Definitely, the Mediterranean diet is popular! Anti-cancer, cardiovascular diseases, diabetes, Alzheimer's, gastro-oesophageal reflux ... We no longer count the benefits attributed to it. Rich in vitamins C and E, this diet - also called Cretan diet or sun diet - consists mainly of fruits and vegetables, unrefined whole grains, legumes and olive oil. It allows fish, and even wine in limited quantities. On the other hand, it almost completely excludes meat consumption.
If we already knew its positive effect on the health of our bones, a new British study * specifies that this diet would be particularly effective against osteoporosis of the neck of the femur. According to researchers at the University of East Anglia (United Kingdom), following a Mediterranean-type diet can reduce hip bone loss in people with osteoporosis, in just twelve months.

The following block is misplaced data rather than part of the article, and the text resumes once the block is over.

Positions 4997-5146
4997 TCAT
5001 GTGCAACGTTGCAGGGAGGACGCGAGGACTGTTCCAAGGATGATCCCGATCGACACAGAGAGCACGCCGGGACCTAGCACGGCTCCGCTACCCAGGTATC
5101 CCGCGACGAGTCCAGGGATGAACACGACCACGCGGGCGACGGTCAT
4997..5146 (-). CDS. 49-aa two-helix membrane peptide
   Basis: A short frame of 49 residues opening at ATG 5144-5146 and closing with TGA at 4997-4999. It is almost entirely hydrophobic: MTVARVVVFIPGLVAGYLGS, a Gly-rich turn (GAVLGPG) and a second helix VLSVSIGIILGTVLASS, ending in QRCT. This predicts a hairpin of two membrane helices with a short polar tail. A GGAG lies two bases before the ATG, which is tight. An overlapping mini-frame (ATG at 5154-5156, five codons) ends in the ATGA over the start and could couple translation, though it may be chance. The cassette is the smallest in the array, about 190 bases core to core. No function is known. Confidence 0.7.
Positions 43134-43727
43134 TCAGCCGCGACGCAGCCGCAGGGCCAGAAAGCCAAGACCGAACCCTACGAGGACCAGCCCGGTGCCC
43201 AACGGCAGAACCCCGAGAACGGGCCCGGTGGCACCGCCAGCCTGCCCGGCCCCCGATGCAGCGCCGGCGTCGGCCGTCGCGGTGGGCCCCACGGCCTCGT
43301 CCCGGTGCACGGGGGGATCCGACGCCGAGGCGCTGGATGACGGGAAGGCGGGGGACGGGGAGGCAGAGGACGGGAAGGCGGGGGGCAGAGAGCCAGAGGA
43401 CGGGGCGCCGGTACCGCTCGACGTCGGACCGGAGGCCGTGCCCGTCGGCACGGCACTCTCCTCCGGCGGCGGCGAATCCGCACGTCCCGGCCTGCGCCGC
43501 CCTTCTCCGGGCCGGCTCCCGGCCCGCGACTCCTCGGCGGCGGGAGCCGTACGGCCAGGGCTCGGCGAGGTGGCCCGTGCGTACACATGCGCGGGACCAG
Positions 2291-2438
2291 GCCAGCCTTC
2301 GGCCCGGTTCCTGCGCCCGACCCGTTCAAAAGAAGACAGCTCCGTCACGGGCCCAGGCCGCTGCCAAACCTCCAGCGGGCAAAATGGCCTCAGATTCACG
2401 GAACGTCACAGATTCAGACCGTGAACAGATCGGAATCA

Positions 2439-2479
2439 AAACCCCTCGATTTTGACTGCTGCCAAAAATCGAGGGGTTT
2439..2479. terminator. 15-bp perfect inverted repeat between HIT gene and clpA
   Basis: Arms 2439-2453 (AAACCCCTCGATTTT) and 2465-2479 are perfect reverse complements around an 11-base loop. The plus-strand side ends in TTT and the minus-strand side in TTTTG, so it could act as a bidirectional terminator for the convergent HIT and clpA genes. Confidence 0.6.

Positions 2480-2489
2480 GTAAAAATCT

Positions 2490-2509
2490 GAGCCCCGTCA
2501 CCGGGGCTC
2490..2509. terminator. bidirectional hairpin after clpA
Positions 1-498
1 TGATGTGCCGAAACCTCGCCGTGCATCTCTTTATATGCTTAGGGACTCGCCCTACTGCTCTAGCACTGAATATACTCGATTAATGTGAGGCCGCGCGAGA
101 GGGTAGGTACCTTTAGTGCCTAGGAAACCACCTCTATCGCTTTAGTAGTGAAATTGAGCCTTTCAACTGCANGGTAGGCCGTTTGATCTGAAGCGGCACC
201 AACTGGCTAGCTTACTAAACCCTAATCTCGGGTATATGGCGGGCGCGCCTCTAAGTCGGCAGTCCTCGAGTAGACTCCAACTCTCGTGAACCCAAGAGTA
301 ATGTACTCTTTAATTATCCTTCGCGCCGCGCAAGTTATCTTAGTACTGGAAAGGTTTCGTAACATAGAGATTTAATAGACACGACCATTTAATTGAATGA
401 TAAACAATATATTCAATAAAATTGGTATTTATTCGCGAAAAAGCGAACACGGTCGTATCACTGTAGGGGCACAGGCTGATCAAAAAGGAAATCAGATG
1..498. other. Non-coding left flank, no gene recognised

A particularly sensitive area
To reach this conclusion, the scientists gathered 1142 volunteers aged 65 to 79, who divided them into two distinct groups: the first followed a Mediterranean diet, the other did not. Their bone density was measured at the beginning of the experiment and then twelve months later. As a result, while the diet did not have a particular impact on healthy individuals, it did increase bone density in the femoral neck of participants with osteoporosis. " This is a particularly sensitive area, as the loss of bone density in the femoral neck is often the cause of hip fractures, a common phenomenon in older people with osteoporosis says Susan Fairweather-Tait, lead author of the study, in a statement.
This skeletal disease is characterized by a decrease in the mass of the bone and a deterioration of the internal structure of the bone tissue. Mostly linked to aging, osteoporosis is the cause of nearly 400 000 fractures each year in France, according to Inserm. More than 39% of women aged 65 are concerned ... So ladies, this summer, we put Crete on our plates!
* study published in the American Journal of Clinical Nutrition.